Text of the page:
where K is the number of photons at the detector, Pt is the power produced by the source, Δt is the integration time of the sensor, hv is the Planck’s constant times the frequency of the light from the source, r is the radius of the receiver aperture, R is the distance from the source to the receiver aperture, and θt is the half the divergence angle of source. When the tangent of this angle is computed and multiplied by R, it becomes the radius of a circle over which the radiation of the diode is distributed. This approach assumes that the light given off by the source produces an illumination pattern that is uniform over the divergence angle of the beam. The ratio of Ip to Iavg accounts for the variation in the light beam created by the diode. Ip is the peak intensity value in the projected beam while Iavg is the average value in the beam. The light source used in this experiment was the Thor Labs LED555L. The relevant technical specifications of this glass lens LED are listed in Table 1, and the power output is well-characterized with respect to input current and bias, viewing angle, and spectrum. For this experiment, the LED was driven with a forward pulsed diode current maintained at 50 mA to generate a consistent 1-mW optical output.

Table 1

Technical specifications for the Thor Labs LED555L laser diode.8

Forward voltage at 50 mA (V)3.54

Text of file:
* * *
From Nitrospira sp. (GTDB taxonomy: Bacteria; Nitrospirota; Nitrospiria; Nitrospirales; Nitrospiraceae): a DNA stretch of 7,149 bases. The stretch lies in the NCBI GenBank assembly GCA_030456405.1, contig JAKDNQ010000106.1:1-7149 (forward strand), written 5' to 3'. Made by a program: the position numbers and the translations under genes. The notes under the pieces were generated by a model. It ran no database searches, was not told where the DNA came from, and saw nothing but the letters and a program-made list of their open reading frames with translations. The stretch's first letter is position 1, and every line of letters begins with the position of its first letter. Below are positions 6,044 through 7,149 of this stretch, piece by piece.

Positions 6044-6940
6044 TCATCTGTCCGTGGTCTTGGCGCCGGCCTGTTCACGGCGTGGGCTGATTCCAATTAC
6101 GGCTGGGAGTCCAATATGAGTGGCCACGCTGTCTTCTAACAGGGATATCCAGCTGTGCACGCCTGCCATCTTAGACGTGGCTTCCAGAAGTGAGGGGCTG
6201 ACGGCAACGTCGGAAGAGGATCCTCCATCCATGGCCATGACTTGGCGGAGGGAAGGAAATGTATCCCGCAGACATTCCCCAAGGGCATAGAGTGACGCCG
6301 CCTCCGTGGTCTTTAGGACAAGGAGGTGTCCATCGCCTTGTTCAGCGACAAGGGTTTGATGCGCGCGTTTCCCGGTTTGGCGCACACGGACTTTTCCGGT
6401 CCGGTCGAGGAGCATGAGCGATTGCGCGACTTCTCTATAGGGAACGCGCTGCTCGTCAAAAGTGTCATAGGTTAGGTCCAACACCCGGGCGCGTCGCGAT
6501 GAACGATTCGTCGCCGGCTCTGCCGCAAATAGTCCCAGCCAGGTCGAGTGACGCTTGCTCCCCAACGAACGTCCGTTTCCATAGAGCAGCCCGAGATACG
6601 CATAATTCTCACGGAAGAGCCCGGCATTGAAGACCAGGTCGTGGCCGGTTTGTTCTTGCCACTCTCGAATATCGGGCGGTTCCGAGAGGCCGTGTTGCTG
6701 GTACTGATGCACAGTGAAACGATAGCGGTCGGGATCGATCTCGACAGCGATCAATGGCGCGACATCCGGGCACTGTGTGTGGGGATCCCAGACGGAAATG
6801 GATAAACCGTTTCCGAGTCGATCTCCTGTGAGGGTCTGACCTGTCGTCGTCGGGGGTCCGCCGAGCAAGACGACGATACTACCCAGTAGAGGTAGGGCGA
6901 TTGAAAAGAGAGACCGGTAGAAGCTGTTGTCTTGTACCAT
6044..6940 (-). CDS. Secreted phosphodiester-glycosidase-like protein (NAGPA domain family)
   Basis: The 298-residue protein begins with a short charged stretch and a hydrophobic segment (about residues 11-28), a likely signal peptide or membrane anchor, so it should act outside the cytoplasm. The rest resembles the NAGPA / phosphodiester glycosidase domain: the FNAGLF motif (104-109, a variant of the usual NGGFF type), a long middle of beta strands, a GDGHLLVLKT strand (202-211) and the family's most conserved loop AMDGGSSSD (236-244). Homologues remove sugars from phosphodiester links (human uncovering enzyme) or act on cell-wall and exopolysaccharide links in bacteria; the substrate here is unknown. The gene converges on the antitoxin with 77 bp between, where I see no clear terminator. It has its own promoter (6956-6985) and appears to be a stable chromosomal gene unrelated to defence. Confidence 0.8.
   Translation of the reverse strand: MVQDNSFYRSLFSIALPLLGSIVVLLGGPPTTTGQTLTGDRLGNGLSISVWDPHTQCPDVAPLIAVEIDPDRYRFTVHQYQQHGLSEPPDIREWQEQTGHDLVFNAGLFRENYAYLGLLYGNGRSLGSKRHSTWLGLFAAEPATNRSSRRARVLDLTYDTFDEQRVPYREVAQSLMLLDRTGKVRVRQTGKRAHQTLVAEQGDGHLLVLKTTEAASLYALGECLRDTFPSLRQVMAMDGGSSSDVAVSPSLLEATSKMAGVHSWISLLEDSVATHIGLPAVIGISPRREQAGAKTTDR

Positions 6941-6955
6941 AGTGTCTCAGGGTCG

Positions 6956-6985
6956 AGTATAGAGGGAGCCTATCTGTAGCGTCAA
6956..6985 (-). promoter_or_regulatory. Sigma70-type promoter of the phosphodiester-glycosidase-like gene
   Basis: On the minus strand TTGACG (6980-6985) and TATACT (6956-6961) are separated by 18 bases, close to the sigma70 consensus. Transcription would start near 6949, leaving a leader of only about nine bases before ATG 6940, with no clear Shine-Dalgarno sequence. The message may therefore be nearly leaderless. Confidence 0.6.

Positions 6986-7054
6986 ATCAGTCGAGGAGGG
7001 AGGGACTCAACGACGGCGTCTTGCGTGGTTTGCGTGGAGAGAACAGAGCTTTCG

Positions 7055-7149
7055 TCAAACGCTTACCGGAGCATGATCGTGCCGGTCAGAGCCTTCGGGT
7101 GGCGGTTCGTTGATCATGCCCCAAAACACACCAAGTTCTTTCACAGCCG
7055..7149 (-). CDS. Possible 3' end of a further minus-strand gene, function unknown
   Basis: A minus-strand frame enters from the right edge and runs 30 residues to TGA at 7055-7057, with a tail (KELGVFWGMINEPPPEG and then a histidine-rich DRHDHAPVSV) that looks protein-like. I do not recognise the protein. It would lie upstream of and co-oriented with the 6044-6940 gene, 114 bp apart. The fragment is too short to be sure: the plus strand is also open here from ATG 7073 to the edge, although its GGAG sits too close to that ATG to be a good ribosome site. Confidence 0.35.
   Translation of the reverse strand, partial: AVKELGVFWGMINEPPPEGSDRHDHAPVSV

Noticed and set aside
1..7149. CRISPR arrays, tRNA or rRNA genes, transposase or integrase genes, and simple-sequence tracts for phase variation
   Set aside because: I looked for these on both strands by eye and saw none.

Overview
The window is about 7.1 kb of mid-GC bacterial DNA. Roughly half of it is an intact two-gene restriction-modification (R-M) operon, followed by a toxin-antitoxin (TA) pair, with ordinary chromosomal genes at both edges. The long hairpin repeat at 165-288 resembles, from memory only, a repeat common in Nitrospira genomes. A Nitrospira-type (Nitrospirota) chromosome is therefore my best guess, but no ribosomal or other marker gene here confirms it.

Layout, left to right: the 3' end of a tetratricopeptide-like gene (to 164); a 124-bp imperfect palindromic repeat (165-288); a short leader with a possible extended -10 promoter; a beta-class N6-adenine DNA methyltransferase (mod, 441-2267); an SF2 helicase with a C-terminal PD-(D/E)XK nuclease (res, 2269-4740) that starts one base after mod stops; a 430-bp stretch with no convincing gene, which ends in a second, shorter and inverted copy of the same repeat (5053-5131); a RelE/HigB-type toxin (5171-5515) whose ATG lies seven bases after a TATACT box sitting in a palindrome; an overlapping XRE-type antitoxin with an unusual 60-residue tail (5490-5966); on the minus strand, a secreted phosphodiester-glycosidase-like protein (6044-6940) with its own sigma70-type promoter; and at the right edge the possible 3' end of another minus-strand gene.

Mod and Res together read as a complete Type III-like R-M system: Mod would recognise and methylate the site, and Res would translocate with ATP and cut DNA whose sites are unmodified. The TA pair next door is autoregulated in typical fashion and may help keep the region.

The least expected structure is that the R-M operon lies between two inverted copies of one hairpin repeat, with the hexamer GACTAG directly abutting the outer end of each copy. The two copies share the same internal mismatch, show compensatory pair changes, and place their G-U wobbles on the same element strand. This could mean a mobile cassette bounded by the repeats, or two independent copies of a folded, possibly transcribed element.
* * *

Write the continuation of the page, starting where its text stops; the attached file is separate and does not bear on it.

Continuous operating current (mA)2030
Optical output power 50 mA (mW)1
Viewing half-angle (deg)20
Peak wavelength (nm)545555565
Bandwidth FWHM (nm)40

The diode does not produce a uniform illumination pattern. Figure 5 shows the normalized illumination pattern as a function of viewing angle measured by the manufacturer. Numerically integrating this pattern over the x-axis yields a value of 0.5. This makes the average illumination one-half the maximum. Since Eq. (21) computes the number of photons expected for a source that would equally distribute its photons over the range from 20  deg to 20 deg, the theoretical number of photons shown in Table 2 is adjusted upward by a factor of 2 since the 200-mm aperture is placed directly at center of the maximum intensity in the experiment. The aperture itself has a viewing angle of 0.15 deg in the region around the center of the diode light beam. This implies that over the entire aperture, twice as many photons should be measured as what would be calculated by Eq. (21).

Fig. 5

Measured intensity distribution of the Thor Labs LED555L. It shows that the region near the center of the beam has twice the average intensity across the rest of the pattern (estimated by numerical integration of the pattern).8


Table 2

SANUC estimates and radiometry results for fully bright LED.

Background gain estimate661.8228
Background bias estimate42.46
Spot gain estimate83.5506
Spot bias estimate110.56
Theoretical photons2.2406×106
Theoretical lower bound2.4745×106
Theoretical upper bound2.0234×106
SANUC estimated photons2.1844×106
Absolute error2.7%

Images of the source are captured by an AVT Stingray F-504B camera through a 200-μm-diameter pinhole and 18-cm focal length lens, illuminated from a distance of 4.33 m. This camera features a monochrome CCD sensor with a 2452  (h)×2056  (v) image-output resolution and pixel dimensions on the CCD sensor measuring 3.45  μm×3.45  μm.9 The image of the pinhole illuminates an area 200  pixels in diameter, which allows for a sufficient set of independent pixel measurements for statistical analysis. The base exposure time was set at 100 ms and the software driven camera gain to 20 dB.